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How do people cope with an ambiguous situation when it becomes even more ambiguous?

Author

Listed:
  • Eichberger, Jürgen
  • Oechssler, Jörg
  • Schnedler, Wendelin

Abstract

As illustrated by the famous Ellsberg paradox, many subjects prefer to bet on events with known rather than with unknown probabilities, i.e., they are ambiguity averse. In an experiment, we examine subjects’ choices when there is an additional source of ambiguity, namely, when they do not know how much money they can win. Using a standard independence assumption, we show that ambiguity averse subjects should continue to strictly prefer the urn with known probabilities. In contrast, our results show that many subjects no longer exhibit such a strict preference. This should have important ramifications for modeling ambiguity aversion.

Suggested Citation

  • Eichberger, Jürgen & Oechssler, Jörg & Schnedler, Wendelin, 2012. "How do people cope with an ambiguous situation when it becomes even more ambiguous?," Working Papers 0528, University of Heidelberg, Department of Economics.
  • Handle: RePEc:awi:wpaper:0528
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    References listed on IDEAS

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    1. Dominiak, Adam & Duersch, Peter & Lefort, Jean-Philippe, 2012. "A dynamic Ellsberg urn experiment," Games and Economic Behavior, Elsevier, vol. 75(2), pages 625-638.
    2. Hendon, Ebbe & Jacobsen, Hans Jorgen & Sloth, Birgitte & Tranaes, Torben, 1996. "The product of capacities and belief functions," Mathematical Social Sciences, Elsevier, vol. 32(2), pages 95-108, October.
    3. Peter Klibanoff & Massimo Marinacci & Sujoy Mukerji, 2005. "A Smooth Model of Decision Making under Ambiguity," Econometrica, Econometric Society, vol. 73(6), pages 1849-1892, November.
    4. Cohen, M. & Gilboa, I. & Jaffray, J.Y. & Schmeidler, D., 2000. "An experimental study of updating ambiguous beliefs," Risk, Decision and Policy, Cambridge University Press, vol. 5(02), pages 123-133, June.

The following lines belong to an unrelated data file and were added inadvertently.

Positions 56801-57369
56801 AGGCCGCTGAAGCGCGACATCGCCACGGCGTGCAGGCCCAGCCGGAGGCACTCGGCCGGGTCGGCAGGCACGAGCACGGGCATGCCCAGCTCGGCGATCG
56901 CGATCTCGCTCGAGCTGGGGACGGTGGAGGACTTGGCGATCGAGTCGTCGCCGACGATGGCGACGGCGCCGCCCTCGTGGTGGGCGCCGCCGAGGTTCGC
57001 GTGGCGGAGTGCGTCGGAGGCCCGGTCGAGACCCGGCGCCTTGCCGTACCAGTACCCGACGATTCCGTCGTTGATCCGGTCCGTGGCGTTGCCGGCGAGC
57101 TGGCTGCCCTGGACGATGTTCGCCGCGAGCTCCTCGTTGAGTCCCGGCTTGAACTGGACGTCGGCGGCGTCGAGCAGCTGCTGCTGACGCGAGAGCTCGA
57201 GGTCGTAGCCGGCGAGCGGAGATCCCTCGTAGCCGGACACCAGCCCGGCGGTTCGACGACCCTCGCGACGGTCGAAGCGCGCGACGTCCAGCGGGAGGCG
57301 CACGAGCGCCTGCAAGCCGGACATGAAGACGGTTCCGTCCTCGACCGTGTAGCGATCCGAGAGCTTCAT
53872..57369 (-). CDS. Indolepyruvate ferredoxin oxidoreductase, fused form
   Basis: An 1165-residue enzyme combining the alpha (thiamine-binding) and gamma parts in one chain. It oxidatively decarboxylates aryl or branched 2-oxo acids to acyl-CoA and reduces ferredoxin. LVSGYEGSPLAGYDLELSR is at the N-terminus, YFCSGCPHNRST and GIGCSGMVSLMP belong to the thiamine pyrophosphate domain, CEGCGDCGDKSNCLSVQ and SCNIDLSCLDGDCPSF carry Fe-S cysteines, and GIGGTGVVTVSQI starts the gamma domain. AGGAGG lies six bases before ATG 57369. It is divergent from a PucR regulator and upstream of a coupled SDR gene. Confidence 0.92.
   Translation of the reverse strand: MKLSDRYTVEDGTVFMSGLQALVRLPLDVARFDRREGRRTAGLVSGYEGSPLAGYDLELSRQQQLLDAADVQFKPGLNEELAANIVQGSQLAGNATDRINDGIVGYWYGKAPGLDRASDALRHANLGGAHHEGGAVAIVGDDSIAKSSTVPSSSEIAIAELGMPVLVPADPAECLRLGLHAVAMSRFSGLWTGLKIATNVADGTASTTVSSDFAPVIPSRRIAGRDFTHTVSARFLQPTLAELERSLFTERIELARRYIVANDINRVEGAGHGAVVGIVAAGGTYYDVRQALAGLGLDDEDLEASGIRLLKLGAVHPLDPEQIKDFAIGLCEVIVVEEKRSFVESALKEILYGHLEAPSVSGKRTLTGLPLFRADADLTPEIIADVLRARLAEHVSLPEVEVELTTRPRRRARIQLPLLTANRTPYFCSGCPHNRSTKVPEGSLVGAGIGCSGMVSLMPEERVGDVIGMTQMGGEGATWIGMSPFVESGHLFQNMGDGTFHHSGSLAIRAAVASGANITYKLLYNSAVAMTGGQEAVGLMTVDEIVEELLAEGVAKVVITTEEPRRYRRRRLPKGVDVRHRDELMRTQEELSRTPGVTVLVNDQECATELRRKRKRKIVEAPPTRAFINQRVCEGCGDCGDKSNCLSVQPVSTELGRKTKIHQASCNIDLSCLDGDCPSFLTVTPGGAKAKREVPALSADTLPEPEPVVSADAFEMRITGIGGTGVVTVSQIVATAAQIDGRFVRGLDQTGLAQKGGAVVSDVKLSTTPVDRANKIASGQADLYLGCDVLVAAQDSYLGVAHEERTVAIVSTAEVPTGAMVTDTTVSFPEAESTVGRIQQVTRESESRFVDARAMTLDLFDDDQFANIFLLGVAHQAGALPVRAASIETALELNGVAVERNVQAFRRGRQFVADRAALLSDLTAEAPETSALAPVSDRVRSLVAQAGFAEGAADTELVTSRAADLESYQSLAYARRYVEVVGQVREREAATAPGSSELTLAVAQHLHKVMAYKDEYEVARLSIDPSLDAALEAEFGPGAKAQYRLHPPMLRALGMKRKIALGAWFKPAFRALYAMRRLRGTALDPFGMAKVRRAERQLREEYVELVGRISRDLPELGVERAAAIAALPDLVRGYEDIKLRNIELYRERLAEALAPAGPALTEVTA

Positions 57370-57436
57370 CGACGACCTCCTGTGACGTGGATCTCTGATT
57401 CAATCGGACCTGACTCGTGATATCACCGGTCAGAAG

5. Eichberger, Jurgen & Kelsey, David, 1996. "Uncertainty Aversion and Dynamic Consistency," International Economic Review, Department of Economics, University of Pennsylvania and Osaka University Institute of Social and Economic Research Association, vol. 37(3), pages 625-640, August.
    6. James Cox & Vjollca Sadiraj & Ulrich Schmidt, 2015. "Paradoxes and mechanisms for choice under risk," Experimental Economics, Springer;Economic Science Association, vol. 18(2), pages 215-250, June.
    7. Eichberger, Jurgen & Kelsey, David, 1996. "Uncertainty Aversion and Preference for Randomisation," Journal of Economic Theory, Elsevier, vol. 71(1), pages 31-43, October.
    8. Schnedler, Wendelin & Dominiak, Adam, 2008. "Uncertainty aversion and preference for randomization," Papers 08-39, Sonderforschungsbreich 504.
    9. Eichberger, Jurgen & Grant, Simon & Kelsey, David, 2007. "Updating Choquet beliefs," Journal of Mathematical Economics, Elsevier, vol. 43(7-8), pages 888-899, September.
    10. Sjaak Hurkens & Navin Kartik, 2009. "Would I lie to you? On social preferences and lying aversion," Experimental Economics, Springer;Economic Science Association, vol. 12(2), pages 180-192, June.
    11. Yoram Halevy, 2007. "Ellsberg Revisited: An Experimental Study," Econometrica, Econometric Society, vol. 75(2), pages 503-536, March.
    12. repec:dau:papers:123456789/7324 is not listed on IDEAS
    13. Christoph Vanberg, 2008. "Why Do People Keep Their Promises? An Experimental Test of Two Explanations -super-1," Econometrica, Econometric Society, vol. 76(6), pages 1467-1480, November.
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    Cited by:

    1. David Kelsey & Sara Roux, 2015. "An experimental study on the effect of ambiguity in a coordination game," Theory and Decision, Springer, vol. 79(4), pages 667-688, December.
    2. Oechssler, Jörg & Roomets, Alex, 2015. "A test of mechanical ambiguity," Journal of Economic Behavior & Organization, Elsevier, vol. 119(C), pages 153-162.

    More about this item

    Keywords

    ambiguity aversion; uncertainty; minmax-expected utility;

    JEL classification:

    • D81 - Microeconomics - - Information, Knowledge, and Uncertainty - - - Criteria for Decision-Making under Risk and Uncertainty
    • C91 - Mathematical and Quantitative Methods - - Design of Experiments - - - Laboratory, Individual Behavior

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